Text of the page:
Parkland, FL – The Broward County sheriff’s deputy, who was blamed for failing to act while Nikolas Cruz slaughtered 17 people inside Marjory Stoneman High School on Valentine’s Day, said that he is not a coward, and that he did nothing wrong.
Broward Sheriff’s Deputy Scot Peterson, 54, who was the school resource officer at the high school, resigned from his position on Thursday.
“Allegations that Mr. Peterson was a coward and that his performance, under the circumstances, failed to meet the standards of police officers are patently untrue,” Peterson’s attorney, Joseph DiRuzzo said in a statement on Monday, according to the Miami Herald.
"Let there be no mistake, Mr. Peterson wishes that he could have prevented the untimely passing of the seventeen victims on that day, and his heart goes out to the families of the victims in their time of need," DiRuzzo said.
DiRuzzo argued that his client was the first person to report the active shooter, and that he gave SWAT members keys to the building, accessed security videos, and drew them diagrams of the campus.
“BSO trains its officers that in the event of outdoor gunfire one is to seek cover and assess the situation in order to communicate what one observes with other law enforcement,” DiRuzzo explained.
DiRuzzo said that, in the face of public backlash, Broward County Sheriff Scott Israel rushed to blame Peterson without having considered all of the factors that unfolded at the scene.
“Radio transmissions indicated that there were a gunshot victim in the area of the football field, which served to confirm Mr. Peterson’s belief that the shooter, or shooters, were outside,” DiRizzo said, according to the Miami Herald. "Sheriff Israel's statement is, at best, a gross oversimplification of the events that transpired."
On Thursday, Sheriff Israel announced that the school resource officer had taken cover outside the freshman building while a former student murdered 17 students and faculty, and wounded 14 others, in the hallways and classrooms inside.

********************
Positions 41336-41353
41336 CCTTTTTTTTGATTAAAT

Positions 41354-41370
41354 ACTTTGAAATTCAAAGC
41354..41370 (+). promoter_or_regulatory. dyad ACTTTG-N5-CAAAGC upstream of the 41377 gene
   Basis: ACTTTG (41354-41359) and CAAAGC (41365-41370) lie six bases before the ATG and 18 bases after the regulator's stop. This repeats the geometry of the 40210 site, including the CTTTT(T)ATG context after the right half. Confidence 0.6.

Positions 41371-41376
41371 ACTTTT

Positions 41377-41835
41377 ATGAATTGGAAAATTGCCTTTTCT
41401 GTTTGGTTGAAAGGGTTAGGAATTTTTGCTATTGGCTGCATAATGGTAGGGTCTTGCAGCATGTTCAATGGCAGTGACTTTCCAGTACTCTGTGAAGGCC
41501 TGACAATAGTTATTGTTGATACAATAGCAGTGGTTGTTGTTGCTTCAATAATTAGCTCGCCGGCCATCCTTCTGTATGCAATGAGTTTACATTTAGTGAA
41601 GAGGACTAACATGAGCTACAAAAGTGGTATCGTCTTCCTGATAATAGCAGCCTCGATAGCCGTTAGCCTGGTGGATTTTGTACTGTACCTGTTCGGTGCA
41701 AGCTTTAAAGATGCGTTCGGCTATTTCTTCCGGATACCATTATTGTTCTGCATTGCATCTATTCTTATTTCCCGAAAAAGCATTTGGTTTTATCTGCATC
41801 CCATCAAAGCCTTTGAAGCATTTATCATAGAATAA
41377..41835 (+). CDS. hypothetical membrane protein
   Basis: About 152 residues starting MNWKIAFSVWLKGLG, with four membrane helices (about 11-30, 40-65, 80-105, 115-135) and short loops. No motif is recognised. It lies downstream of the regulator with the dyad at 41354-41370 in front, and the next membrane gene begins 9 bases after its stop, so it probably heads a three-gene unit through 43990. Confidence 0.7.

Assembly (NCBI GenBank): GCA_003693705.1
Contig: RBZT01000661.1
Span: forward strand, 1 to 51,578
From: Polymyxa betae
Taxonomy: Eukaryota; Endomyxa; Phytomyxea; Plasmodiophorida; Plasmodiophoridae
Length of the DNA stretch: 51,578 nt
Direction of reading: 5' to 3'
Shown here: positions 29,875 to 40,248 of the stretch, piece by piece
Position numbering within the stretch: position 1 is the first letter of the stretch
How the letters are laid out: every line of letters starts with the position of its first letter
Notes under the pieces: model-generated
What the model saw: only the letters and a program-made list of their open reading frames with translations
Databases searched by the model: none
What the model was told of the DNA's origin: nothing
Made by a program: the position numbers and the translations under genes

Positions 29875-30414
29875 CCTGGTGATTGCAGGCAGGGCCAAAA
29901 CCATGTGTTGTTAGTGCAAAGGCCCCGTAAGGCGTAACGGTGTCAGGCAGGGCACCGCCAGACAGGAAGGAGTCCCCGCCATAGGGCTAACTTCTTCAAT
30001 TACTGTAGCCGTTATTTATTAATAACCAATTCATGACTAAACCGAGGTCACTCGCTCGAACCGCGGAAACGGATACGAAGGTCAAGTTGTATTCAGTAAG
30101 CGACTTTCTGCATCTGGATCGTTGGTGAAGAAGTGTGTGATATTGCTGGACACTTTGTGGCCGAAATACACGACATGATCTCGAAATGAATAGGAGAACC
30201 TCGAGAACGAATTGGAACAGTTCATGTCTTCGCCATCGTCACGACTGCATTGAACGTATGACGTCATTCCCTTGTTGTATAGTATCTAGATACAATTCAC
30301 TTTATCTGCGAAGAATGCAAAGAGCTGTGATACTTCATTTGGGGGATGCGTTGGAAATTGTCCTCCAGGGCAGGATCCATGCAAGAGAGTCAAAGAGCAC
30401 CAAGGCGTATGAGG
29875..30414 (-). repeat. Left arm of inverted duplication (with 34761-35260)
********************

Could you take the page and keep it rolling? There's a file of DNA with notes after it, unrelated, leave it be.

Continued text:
The sheriff was already facing strong criticism about his department’s handling of complaints about 19-year-old school shooter Nikolas Cruz.
Sheriff Israel has acknowledged his office received 23 calls about Cruz over the past 10 years – including one last year about his gun and knife collection – but they didn’t follow up and investigate the future mass murderer, The New York Times reported.
He announced that he’d placed two additional deputies on restricted duty on Thursday. They were investigating the deputies’ alleged failure to properly handle tips about the would-be school shooter over the past two years, the sheriff said.
“I am devastated. Sick to my stomach. He never went in,” Sheriff Israel said according to the Miami Herald.
On Friday, CNN reported that when Coral Springs police officers arrived on the scene of the active shooter at Marjory Stoneman Douglas High School on Feb. 14, three additional Broward County deputies were outside the school, with their pistols drawn, taking cover behind their police vehicles.
Coral Springs police, joined by a Sunrise police officer and some new Broward County deputies who arrived on the scene after them, were the first law enforcement officers to attempt entry into the building – but even then, the Broward deputies already on the scene stayed behind, CNN reported.
On Monday, President Donald Trump lambasted the “disgusting” law enforcement officers who refused to enter the school during the massacre, and said that he would have acted differently – even if he was unarmed, FOX News reported.
“You don't know until you test it,” Trump said. “But I really believe I’d run in there even if I didn't have a weapon. I think most of the people in this room would have done that too, because I know most of you.”
“The way they performed was really a disgrace,” he continued. “They weren’t exactly Medal of Honor winners."